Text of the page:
Brooke Hurley (email@example.com)
How should we live together? Or how should we NOT live together? Sharing a room with another individual, whether someone you choose or someone randomly assigned, can be hard. A cramped space, a balance of different schedules, and a lack of alone time, can all be difficult to manage when living with a roommate. Singles have become a hot commodity for both incoming freshmen and current students at Ursinus. Students are hoping for more options for single dorm rooms.
Students across campus have been reaching out to Residence Life asking about opportunities to secure a single. Not only do the lingering effects of COVID-19 make some students uncomfortable living in cramped quarters with other roommates, housemates, and suitemates, so does the accompanying aspect of mental health. Mental health concerns on campus have been a high priority for both Residence Life and the Wellness Center. Alyssa Cafarelli, director of Residence Life, says, “there are medical and mental health impacts that warrant an accommodation for a single room. Accommodations are determined through an interactive process with the Director of Disability Services and will be met at any time, contingent upon room availability.”
Former RA Kaitlyn McGinley shared concerns she faced with her residents. “I saw a lot of people needing singles if their roommates were facing mental health challenges like anxiety and depression. It was hard for them because they did not want to leave their roommates, but at the same time they needed to take care of their own mental health as well.”
For many students, the loud weekends and hustle and bustle of Reimert Hall is not a comfortable living space — and that dorm only offers doubles and multiple suitemates. Although Main Street housing does offer singles, many of the homes are occupied by sports teams or organizations, making it yet another crowded environment.
Housing selection will come around quicker than students expect, and the stress that comes with it is considerable. The number of single rooms available to students at Ursinus is very limited, especially for freshmen. New and North Hall provide a considerable number of single rooms for students.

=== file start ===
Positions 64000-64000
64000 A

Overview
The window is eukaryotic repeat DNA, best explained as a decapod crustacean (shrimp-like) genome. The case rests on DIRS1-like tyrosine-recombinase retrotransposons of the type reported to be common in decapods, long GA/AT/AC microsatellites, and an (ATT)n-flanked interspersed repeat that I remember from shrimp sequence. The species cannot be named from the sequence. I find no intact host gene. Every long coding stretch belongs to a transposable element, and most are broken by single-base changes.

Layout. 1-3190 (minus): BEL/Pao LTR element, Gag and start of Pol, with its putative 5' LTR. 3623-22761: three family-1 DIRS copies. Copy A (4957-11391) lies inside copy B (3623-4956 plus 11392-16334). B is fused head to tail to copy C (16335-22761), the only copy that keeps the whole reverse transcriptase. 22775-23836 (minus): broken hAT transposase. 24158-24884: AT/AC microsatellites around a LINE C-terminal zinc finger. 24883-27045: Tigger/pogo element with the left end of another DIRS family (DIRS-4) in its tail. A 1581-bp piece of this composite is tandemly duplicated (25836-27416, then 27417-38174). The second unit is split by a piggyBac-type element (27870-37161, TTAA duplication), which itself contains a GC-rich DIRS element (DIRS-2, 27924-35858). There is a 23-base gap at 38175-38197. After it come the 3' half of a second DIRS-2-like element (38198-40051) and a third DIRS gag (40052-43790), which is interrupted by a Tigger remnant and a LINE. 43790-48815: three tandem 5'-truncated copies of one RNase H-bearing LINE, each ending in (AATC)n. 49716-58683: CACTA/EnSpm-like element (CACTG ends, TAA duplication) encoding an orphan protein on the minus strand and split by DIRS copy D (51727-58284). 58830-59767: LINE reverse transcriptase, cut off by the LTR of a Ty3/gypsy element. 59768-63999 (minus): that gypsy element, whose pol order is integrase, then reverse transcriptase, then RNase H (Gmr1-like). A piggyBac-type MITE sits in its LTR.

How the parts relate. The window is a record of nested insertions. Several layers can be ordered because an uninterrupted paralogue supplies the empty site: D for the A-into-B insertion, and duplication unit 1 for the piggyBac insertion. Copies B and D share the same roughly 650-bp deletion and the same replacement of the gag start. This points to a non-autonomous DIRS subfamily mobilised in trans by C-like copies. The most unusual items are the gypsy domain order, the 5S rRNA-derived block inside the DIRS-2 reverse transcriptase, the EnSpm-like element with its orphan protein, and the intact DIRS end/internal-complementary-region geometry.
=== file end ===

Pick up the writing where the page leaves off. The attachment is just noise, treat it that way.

Emily MacKinnon, Class of 2023, lives in North Hall this year and was lucky enough to have had a lottery number with single achievable status. “I got one really easily on Main Street as a sophomore. I got really frustrated when there were no singles, stand alone or in suites left in New or North for me or my friends even as juniors, even though some of us had some of the top lottery numbers in our class. It is ridiculous that even after three years there still aren’t enough singles to last into the junior class.” With the growing numbers of incoming freshmen and higher demand for singles, Residence Life is facing pressure to create more opportunities for single rooms.
Cafarelli points out an important aspect of Ursinus culture. “Living on campus and in the residence halls, philosophically and educationally, is about living in community with others. Most of our rooms on campus are double rooms, so many of our students explore their own answer to this question by living with a roommate.” More and more students, it seems, are considering other approaches. Residence Life and the Director of Disability Services are in close contact with one another to make living arrangements comfortable for all students.